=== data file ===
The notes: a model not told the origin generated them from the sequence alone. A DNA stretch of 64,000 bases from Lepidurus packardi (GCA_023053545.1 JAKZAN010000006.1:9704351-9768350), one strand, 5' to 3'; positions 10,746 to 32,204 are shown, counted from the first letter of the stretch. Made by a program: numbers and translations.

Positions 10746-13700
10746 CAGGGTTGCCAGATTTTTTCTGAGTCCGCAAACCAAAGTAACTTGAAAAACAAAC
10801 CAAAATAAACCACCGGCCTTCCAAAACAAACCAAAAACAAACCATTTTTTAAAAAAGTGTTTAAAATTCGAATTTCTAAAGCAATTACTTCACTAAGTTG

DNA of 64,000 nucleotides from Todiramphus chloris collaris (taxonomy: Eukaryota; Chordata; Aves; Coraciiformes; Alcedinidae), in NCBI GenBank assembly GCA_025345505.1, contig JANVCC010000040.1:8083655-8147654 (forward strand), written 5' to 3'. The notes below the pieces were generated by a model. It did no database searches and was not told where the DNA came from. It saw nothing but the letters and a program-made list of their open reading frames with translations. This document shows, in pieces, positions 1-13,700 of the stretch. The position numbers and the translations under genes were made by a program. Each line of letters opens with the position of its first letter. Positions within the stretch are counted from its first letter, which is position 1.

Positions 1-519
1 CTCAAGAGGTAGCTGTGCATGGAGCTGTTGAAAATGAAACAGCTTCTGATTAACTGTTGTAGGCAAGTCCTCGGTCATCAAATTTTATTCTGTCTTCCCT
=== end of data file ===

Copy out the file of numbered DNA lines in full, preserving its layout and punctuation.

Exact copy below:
The notes: a model not told the origin generated them from the sequence alone. A DNA stretch of 64,000 bases from Lepidurus packardi (GCA_023053545.1 JAKZAN010000006.1:9704351-9768350), one strand, 5' to 3'; positions 10,746 to 32,204 are shown, counted from the first letter of the stretch. Made by a program: numbers and translations.

Positions 10746-13700
10746 CAGGGTTGCCAGATTTTTTCTGAGTCCGCAAACCAAAGTAACTTGAAAAACAAAC
10801 CAAAATAAACCACCGGCCTTCCAAAACAAACCAAAAACAAACCATTTTTTAAAAAAGTGTTTAAAATTCGAATTTCTAAAGCAATTACTTCACTAAGTTG

DNA of 64,000 nucleotides from Todiramphus chloris collaris (taxonomy: Eukaryota; Chordata; Aves; Coraciiformes; Alcedinidae), in NCBI GenBank assembly GCA_025345505.1, contig JANVCC010000040.1:8083655-8147654 (forward strand), written 5' to 3'. The notes below the pieces were generated by a model. It did no database searches and was not told where the DNA came from. It saw nothing but the letters and a program-made list of their open reading frames with translations. This document shows, in pieces, positions 1-13,700 of the stretch. The position numbers and the translations under genes were made by a program. Each line of letters opens with the position of its first letter. Positions within the stretch are counted from its first letter, which is position 1.

Positions 1-519
1 CTCAAGAGGTAGCTGTGCATGGAGCTGTTGAAAATGAAACAGCTTCTGATTAACTGTTGTAGGCAAGTCCTCGGTCATCAAATTTTATTCTGTCTTCCCT